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I asked this on the MEF Codeplex forum already, but I haven't gotten a response yet, so I figured I'd try StackOverflow. Here's the original post if anyone's interested (this is just a copy from it):

MEF Codeplex

"Let me first say that I'm completely new to MEF (just discovered it today) and am very happy with it so far. However, I've ran in to a problem that is very frustrating. I'm creating an app that will have a plugin architecture and the plugins will only be stored in a single DLL file (or coded into the main app). The DLL file needs to be able to be recompiled during run-time and the app should recognize this and re-load the plugins (I know this is difficult, but it's a requirement). To accomplish this I took the approach covered http://blog.maartenballiauw.be/category/MEF.aspx there (look for WebServerDirectoryCatalog). Basically the idea is to "monitor the plugins folder, copy the new/modified assemblies to the web application’s /bin folder and instruct MEF to load its exports from there." This is my code, which is probably not the correct way to do it but it's what I found in some samples around the net:

        main()...
    string myExecName = Assembly.GetExecutingAssembly().Location;
        string myPath = System.IO.Path.GetDirectoryName(myExecName);
        catalog = new AggregateCatalog();
        pluginCatalog = new MyDirectoryCatalog(myPath + @"/Plugins");
        catalog.Catalogs.Add(pluginCatalog);


        exportContainer = new CompositionContainer(catalog);

        CompositionBatch compBatch = new CompositionBatch();
        compBatch.AddPart(this);
        compBatch.AddPart(catalog);
        exportContainer.Compose(compBatch);

and

    private FileSystemWatcher fileSystemWatcher;
    public DirectoryCatalog directoryCatalog;
    private string path;
    private string extension;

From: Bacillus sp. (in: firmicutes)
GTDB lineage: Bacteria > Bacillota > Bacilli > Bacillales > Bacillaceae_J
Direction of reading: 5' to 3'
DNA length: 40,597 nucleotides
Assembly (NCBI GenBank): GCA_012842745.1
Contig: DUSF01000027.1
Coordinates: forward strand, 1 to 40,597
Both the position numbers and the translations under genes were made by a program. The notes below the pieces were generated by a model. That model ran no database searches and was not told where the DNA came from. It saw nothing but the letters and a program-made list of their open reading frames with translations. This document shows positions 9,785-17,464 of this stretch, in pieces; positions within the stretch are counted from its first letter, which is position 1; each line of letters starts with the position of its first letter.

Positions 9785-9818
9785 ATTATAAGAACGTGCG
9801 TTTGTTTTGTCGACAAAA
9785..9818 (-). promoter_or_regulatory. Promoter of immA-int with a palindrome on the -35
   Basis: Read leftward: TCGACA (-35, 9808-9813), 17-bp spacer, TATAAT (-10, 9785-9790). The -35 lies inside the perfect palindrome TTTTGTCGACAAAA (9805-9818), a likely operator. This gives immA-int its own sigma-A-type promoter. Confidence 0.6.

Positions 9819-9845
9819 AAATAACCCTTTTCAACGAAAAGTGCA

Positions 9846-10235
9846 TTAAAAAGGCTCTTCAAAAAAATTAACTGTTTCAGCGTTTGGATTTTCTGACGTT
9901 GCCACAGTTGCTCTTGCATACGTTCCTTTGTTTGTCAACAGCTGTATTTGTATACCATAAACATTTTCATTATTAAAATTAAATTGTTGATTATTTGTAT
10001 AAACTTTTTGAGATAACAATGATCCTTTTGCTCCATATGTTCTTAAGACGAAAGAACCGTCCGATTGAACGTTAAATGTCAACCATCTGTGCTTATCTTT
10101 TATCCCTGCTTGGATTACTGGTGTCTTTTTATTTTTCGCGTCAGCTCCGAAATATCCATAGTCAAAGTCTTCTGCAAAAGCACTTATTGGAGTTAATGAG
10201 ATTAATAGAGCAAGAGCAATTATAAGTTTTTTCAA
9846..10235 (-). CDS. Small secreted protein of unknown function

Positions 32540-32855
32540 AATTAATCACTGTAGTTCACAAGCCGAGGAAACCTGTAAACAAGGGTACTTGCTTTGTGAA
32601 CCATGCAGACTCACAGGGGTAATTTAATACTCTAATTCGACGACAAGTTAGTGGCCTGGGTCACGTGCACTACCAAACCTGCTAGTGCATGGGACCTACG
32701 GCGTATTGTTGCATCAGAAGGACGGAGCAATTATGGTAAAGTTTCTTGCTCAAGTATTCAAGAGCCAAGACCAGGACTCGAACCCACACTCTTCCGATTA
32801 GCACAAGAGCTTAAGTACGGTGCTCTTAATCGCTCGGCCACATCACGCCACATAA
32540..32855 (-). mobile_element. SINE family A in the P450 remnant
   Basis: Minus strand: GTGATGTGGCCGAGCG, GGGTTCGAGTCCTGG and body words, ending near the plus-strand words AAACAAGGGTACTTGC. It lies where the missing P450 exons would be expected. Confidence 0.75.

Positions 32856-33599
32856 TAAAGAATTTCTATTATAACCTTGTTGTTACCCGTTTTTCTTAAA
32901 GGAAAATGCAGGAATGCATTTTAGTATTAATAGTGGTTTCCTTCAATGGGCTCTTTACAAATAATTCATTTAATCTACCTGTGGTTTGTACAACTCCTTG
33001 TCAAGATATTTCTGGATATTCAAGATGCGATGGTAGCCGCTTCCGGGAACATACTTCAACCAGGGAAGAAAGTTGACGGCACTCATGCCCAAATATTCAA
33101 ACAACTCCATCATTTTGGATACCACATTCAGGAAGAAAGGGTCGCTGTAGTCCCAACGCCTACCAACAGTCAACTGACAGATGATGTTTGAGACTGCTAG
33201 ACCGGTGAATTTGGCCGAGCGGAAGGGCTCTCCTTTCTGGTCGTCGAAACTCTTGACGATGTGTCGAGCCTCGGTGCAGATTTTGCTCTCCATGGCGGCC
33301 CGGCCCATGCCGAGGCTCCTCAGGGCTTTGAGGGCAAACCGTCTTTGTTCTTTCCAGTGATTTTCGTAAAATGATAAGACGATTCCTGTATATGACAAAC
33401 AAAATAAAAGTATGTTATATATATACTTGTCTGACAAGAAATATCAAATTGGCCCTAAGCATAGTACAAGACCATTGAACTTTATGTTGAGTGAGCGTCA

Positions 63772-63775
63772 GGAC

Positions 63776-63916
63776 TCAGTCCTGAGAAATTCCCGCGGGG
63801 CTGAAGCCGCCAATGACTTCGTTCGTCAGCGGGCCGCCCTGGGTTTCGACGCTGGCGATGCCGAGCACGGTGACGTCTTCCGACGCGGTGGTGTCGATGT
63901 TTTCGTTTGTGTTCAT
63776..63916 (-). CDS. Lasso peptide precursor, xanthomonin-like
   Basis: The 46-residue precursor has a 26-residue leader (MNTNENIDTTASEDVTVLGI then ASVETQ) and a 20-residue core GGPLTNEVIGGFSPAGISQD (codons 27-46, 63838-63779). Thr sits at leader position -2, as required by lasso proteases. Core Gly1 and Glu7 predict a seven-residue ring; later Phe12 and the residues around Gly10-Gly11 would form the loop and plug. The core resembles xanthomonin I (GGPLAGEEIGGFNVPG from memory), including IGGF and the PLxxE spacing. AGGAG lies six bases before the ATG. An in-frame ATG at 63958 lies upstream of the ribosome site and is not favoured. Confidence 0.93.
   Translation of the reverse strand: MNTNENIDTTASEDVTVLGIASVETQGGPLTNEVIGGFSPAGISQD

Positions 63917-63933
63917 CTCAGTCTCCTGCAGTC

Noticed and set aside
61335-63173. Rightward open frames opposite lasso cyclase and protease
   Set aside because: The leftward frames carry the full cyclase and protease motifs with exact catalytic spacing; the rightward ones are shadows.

public MyDirectoryCatalog(string path)
    {
        Initialize(path, "*.dll", "*.dll");
    }

    private void Initialize(string path, string extension, string modulePattern)
    {
        this.path = path;
        this.extension = extension;
        fileSystemWatcher = new FileSystemWatcher(path, modulePattern);
        fileSystemWatcher.Changed += new FileSystemEventHandler(fileSystemWatcher_Changed);
        fileSystemWatcher.Created += new FileSystemEventHandler(fileSystemWatcher_Created);
        fileSystemWatcher.Deleted += new FileSystemEventHandler(fileSystemWatcher_Deleted);
        fileSystemWatcher.Renamed += new RenamedEventHandler(fileSystemWatcher_Renamed);
        fileSystemWatcher.IncludeSubdirectories = false;
        fileSystemWatcher.EnableRaisingEvents = true;
        Refresh();
    }
    void fileSystemWatcher_Renamed(object sender, RenamedEventArgs e)
    {
        RemoveFromBin(e.OldName);
        Refresh();
    }
    void fileSystemWatcher_Deleted(object sender, FileSystemEventArgs e)
    {
        RemoveFromBin(e.Name);
        Refresh();
    }
    void fileSystemWatcher_Created(object sender, FileSystemEventArgs e)
    {
        Refresh();
    }
    void fileSystemWatcher_Changed(object sender, FileSystemEventArgs e)
    {
        Refresh();
    }
    private void Refresh()
    {
        // Determine /bin path 
        string binPath = Path.Combine(AppDomain.CurrentDomain.BaseDirectory, "Plugins");
        string newPath = "";
        // Copy files to /bin 
        foreach (string file in Directory.GetFiles(path, extension, SearchOption.TopDirectoryOnly))
        {
            try
            {
                DirectoryInfo dInfo = new DirectoryInfo(binPath);
                DirectoryInfo[] dirs = dInfo.GetDirectories();
                int count = dirs.Count() + 1;
                newPath = binPath + "/" + count;
                DirectoryInfo dInfo2 = new DirectoryInfo(newPath);
                if (!dInfo2.Exists)
                    dInfo2.Create();

                File.Copy(file, System.IO.Path.Combine(newPath, System.IO.Path.GetFileName(file)), true);
            }
            catch
            {
                // Not that big deal... Blog readers will probably kill me for this bit of code :-)